Business Insiders React After Florida Strips Disney of Special Tax Credit

Disney – “the place where dreams come true” – was recently stripped of its special tax status, potentially negatively impacting the theme park juggernaut and the citizens of Florida. This news comes not long after Disney spoke out in opposition to a piece of Florida legislation called the Parental Rights in Education Bill, which its detractors refer to as the “Don’t Say Gay” bill.

In speaking out against the legislation, Disney could serve as a warning sign for other businesses wishing to enter the political conversation and how that could impact their bottom line.

Losing the Reedy Creek Improvement District

Governor Ron DeSantis and the state legislature revoked Disney’s special tax status, a 55-year-old piece of legislation that created the Reedy Creek Improvement District. This special status allowed Disney the freedom to operate as its own mini-government.

On the plus side, Disney made its own decisions on planning and construction. The multi-billion dollar company would also be responsible for its own maintenance, fire, and medical response services, and most impressive of all, the company would have to generate some of its own electricity.

This special arrangement allowed Disney to save millions of dollars annually.

“If Disney wants to pick a fight, they chose the wrong guy,” proclaimed DeSantis.

Disney is already the biggest taxpayer in Central Florida. Between 2015 and 2020, the theme park paid over $280 million in property taxes.

Ending the special status, which Disney has enjoyed since beginning construction in 1967, could be seen as retaliation for the theme park weighing in on a heated political debate that the whole country is talking about.

Whispers of the Parental Rights in Education Bill sent an uproar through the LGBT community, and businesses quickly spoke out in opposition to the bill. Disney’s involvement represents a dangerous reality with businesses in America today: taking sides in political matters could appease your customers but still put you at financial risk.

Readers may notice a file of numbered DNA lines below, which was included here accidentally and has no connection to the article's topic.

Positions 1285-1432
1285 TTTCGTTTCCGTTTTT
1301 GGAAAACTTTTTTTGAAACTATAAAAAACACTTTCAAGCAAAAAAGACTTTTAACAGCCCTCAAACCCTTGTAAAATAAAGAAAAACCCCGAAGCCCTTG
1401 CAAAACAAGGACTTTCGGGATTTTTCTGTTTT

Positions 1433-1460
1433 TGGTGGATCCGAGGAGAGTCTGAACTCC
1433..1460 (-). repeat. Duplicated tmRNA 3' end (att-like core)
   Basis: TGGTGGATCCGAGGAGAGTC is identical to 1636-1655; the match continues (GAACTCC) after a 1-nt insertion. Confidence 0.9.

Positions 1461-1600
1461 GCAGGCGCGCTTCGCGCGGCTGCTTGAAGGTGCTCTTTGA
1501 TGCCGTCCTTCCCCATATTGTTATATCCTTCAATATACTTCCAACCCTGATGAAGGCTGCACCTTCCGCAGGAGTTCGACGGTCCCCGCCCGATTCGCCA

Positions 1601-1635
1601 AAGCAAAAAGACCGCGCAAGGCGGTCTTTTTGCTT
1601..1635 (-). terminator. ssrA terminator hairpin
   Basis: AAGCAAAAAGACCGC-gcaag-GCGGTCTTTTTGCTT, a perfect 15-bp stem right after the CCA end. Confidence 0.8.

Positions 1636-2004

No longer operating under its own special zone, Disney will have to negotiate with the local governments in Orange and Osceola counties. Unfortunately, this spells bad news for the residents, who could face up to a twenty percent hike in taxes.

Business Insiders Speak Out

“This is a big deal,” says Edith Reads, a professional investment writer and personal finance coach, “ because it means that the company will have to start paying property taxes on all of their holdings in the city.”

However, Ms. Reads doesn’t believe this will lead to an increase in ticket prices or altered park hours. Instead, she’s excited for what’s to come. “I think it could be good for the company because it will force them to be more innovative and competitive,” she says.

“Disney losing its protected tax status is a warning shot for political activists at other companies and also for land developers that wade into politics to be careful,” David Reischer told Wealth of Geeks.

Mr. Reischer is a lawyer and the CEO of He believes, “Unbridled political activism may affect the bottom line” of these companies weighing in on political affairs.

Additionally, he warns companies to “think twice before allowing stakeholders within the company to encourage top leadership to be outspoken on unrelated political subjects that have nothing to do with their business model.”

Leonard Ang, the CEO of iPropertyManagement, an online real estate resource, is more optimistic about Disney’s future. “This is going to drive a slew of new development-friendly deals for Disney,” he says.

In fact, Colorado Governor Jared Polis has already invited Disney to relocate to his state.

When You Wish Upon a Tax Credit

The 25,000-acre district of Reedy Creek includes Disney’s four theme parks, two water parks, and two small cities: Bay Lake and Lake Buena Vista, where Disney employees and representatives make up the combined population of 53.

The changes go into effect in June 2023 and could have serious implications for the residents of Florida, particularly those not directly affiliated with Disney in Orange and Osceola Counties.

Their financial filings indicate bond liabilities between $1 and $1.7 billion.

“A repeal of Disney’s self-government status in Florida could leave local taxpayers with more than $1 billion in bond debt,” reports CNBC, an amount that could mean $1,000 per taxpayer.

While fears abound for the future of Disney World developments and the tax burden on Florida residents, this controversy could change the way corporations engage in politics.

Disney saw a slight decline in its stock value. Still, it is too soon to tell what long-term effects this new legislation will have on Disney and Florida residents. Time will tell if the happiest place on earth can make peace with the Florida government, turning the simple mission of “It’s A Small World After All” into reality.

More Articles From the Wealth of Geeks Network:

This post was produced and syndicated by Wealth of Geeks.

Featured Image Credit: Unsplash.

News Contributor | + posts

Justin McDevitt is a playwright and essayist from New York City. His latest play HAUNT ME had its first public reading at Theater for the New City in September. He is a contributor for RUE MORGUE where he lends a queer eye to horror cinema in his column STAB ME GENTLY.